Leamon, P. (1999, February). Apples and arias in the language lab. Educational Leadership, 56(5), 28–31.

Maurer, M. M., & Davidson, G. (1999, February). Technology, children, and the power of the heart. Kappan, 80(6), 458–460.

McQueen, T. F., & Fleck, R. A., Jr. (1999, June). An evaluation of alternative technology-based instructional formats. THE Journal, 26(11), 108–115.

Mergendoller, J. R. (2000, January). Technology and learning: A critical assessment. Principal, 79(3), 5–9.

National Research Council. 1999. Being fluent with information technology. Washington, DC: National Academies.

Oblinger, D. B. (2003, July/August). Gen-Xers and millennials: Understanding the new students. EDUCAUSE Review, 38(4).

Oblinger, D., & Oblinger, J. L. (Eds.). (2005). Educating the net generation. Boulder, CO: EDUCAUSE.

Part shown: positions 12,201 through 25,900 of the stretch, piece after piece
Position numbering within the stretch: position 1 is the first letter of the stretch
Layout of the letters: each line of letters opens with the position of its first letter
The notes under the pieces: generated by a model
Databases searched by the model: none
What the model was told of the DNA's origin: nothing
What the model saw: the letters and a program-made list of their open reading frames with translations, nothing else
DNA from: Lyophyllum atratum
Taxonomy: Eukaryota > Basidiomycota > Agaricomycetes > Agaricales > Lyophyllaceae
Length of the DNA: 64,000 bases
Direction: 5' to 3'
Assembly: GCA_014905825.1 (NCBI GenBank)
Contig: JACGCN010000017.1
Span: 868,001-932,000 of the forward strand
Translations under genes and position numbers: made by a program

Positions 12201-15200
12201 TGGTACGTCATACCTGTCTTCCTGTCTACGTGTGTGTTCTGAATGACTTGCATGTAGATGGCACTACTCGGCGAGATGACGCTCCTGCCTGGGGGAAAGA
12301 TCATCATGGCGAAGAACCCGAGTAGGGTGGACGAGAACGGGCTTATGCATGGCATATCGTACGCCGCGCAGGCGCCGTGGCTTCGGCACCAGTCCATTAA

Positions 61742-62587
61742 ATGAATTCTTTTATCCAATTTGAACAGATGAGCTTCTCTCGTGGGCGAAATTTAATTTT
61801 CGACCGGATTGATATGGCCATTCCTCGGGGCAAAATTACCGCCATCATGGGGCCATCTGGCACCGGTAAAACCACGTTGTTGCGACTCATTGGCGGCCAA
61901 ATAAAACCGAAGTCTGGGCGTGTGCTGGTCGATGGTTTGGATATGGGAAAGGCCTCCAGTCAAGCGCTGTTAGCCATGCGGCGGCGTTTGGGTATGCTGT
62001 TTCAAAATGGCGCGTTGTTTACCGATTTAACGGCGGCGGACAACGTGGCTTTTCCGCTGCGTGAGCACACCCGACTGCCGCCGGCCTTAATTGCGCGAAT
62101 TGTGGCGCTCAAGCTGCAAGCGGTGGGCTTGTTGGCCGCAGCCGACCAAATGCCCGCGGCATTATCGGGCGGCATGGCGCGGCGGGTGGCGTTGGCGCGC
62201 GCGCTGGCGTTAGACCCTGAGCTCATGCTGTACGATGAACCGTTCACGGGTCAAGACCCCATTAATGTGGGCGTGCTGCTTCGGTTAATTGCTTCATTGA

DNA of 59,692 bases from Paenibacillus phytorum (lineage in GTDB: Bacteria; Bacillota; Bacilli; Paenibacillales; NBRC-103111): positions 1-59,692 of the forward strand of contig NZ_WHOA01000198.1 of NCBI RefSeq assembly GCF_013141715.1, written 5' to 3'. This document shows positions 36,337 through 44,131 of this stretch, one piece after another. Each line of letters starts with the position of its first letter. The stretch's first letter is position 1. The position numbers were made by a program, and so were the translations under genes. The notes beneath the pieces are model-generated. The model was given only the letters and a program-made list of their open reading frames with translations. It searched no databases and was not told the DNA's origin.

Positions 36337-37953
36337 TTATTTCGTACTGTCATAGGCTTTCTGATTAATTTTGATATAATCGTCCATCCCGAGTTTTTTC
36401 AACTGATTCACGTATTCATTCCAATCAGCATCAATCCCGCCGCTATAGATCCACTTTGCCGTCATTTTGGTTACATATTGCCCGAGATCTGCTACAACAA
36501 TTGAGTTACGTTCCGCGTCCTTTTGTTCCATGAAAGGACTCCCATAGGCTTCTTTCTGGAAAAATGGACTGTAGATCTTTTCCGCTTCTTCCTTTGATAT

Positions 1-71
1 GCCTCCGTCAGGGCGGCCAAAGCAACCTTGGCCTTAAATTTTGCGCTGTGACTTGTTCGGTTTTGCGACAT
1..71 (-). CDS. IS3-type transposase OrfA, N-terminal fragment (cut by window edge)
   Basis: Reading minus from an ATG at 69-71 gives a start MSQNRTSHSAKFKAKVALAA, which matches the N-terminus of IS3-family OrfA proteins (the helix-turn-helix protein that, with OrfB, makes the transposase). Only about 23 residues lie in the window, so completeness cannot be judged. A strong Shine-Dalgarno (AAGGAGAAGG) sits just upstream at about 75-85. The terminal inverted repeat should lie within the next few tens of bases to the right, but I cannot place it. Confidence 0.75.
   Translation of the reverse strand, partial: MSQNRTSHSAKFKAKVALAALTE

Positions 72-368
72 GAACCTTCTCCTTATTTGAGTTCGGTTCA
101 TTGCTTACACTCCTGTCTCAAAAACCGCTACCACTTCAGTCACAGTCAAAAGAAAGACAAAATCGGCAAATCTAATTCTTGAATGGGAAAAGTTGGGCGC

Peregoy, R., & Kroder, S. (2000, August). Developing strategies for networked education. THE Journal, 28(1), 48–56.

Picciano, A. (2001). Distance learning: Making connections across virtual space and time. Upper Saddle River, NJ: Merrill Prentice Hall.

Roberts, P. A. (1997). What administrators need to know about technology. Principal, 76(3), 20.

Roblyer, M. D. (2003). Integrating educational technology into teaching (3rd ed.). Columbus, OH: Merrill.

Rose, D. H., & Myers, A. (2002). Teaching every student in the digital age: Universal design for learning. Alexandria, VA: ASCD.

Schulman, A. H., & Sims, R. L. (1999, June). Learning in an on-line format versus an in-class format: An experimental study. THE Journal, 26(11), 54–56.

Simkins, M. (1999, January). Building public support: Help from the Web. Principal, 78(3), 51.

Tapscott, D. (1999, February). Educating the net generation. Educational Leadership, 56(5), 7–11.

Thoman, E. (1999, February). Skills and strategies for media education. Educational Leadership, 56(5), 50–54.

Weinman, J., & Haag, P. (1999, February). Gender equity in cyberspace. Educational Leadership, 56(5) 44–49.